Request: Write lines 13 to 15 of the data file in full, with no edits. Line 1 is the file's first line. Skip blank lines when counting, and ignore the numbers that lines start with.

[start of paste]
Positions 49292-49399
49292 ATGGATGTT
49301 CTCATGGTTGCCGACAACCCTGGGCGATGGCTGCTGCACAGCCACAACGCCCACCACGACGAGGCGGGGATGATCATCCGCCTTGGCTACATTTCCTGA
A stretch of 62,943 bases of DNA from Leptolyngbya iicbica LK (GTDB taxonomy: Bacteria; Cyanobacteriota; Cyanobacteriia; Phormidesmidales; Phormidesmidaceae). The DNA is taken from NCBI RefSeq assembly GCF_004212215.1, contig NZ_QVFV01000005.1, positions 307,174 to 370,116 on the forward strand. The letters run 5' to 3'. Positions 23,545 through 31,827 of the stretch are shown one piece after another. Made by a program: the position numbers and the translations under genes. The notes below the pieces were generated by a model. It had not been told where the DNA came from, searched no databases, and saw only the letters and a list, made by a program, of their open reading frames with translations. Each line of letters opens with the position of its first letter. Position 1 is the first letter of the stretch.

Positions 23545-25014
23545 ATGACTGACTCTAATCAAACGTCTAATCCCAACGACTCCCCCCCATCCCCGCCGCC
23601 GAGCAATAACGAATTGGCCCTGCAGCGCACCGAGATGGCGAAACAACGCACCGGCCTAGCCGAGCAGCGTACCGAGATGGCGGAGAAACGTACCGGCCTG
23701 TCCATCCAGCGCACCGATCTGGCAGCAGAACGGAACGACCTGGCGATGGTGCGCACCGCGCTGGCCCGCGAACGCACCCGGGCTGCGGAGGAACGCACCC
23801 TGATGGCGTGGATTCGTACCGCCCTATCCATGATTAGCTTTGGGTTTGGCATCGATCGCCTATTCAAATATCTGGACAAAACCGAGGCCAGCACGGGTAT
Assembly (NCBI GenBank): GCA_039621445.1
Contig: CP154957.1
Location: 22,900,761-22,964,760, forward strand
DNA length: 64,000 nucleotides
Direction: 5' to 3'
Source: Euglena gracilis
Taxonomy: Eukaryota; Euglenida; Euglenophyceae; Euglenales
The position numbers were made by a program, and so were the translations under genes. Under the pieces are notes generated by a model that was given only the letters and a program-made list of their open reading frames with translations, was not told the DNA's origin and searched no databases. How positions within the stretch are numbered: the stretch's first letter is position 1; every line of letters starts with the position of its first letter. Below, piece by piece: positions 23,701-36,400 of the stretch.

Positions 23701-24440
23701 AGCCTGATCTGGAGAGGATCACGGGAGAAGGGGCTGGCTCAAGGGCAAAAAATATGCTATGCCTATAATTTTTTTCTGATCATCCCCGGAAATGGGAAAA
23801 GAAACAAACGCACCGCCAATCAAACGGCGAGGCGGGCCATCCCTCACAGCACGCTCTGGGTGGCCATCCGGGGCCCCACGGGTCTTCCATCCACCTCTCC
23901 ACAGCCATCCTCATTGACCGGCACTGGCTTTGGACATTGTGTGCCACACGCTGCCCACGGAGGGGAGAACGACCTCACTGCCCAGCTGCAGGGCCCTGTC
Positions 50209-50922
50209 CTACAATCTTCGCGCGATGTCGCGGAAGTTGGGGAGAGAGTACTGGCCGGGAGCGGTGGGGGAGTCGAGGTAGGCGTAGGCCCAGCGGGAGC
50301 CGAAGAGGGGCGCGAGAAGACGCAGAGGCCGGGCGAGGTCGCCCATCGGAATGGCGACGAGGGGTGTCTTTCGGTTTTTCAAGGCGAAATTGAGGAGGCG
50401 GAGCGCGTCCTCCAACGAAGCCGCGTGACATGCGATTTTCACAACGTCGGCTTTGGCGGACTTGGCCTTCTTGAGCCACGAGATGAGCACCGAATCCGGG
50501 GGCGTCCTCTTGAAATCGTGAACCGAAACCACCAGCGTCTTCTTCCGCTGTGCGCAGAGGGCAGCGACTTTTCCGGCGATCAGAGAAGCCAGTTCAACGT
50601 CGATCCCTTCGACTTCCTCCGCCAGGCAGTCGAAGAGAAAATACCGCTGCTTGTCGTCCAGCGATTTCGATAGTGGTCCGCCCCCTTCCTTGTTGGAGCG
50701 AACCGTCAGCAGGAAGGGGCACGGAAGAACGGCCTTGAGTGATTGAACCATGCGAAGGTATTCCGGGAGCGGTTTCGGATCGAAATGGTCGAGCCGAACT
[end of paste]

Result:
DNA length: 64,000 nucleotides
Direction: 5' to 3'
Source: Euglena gracilis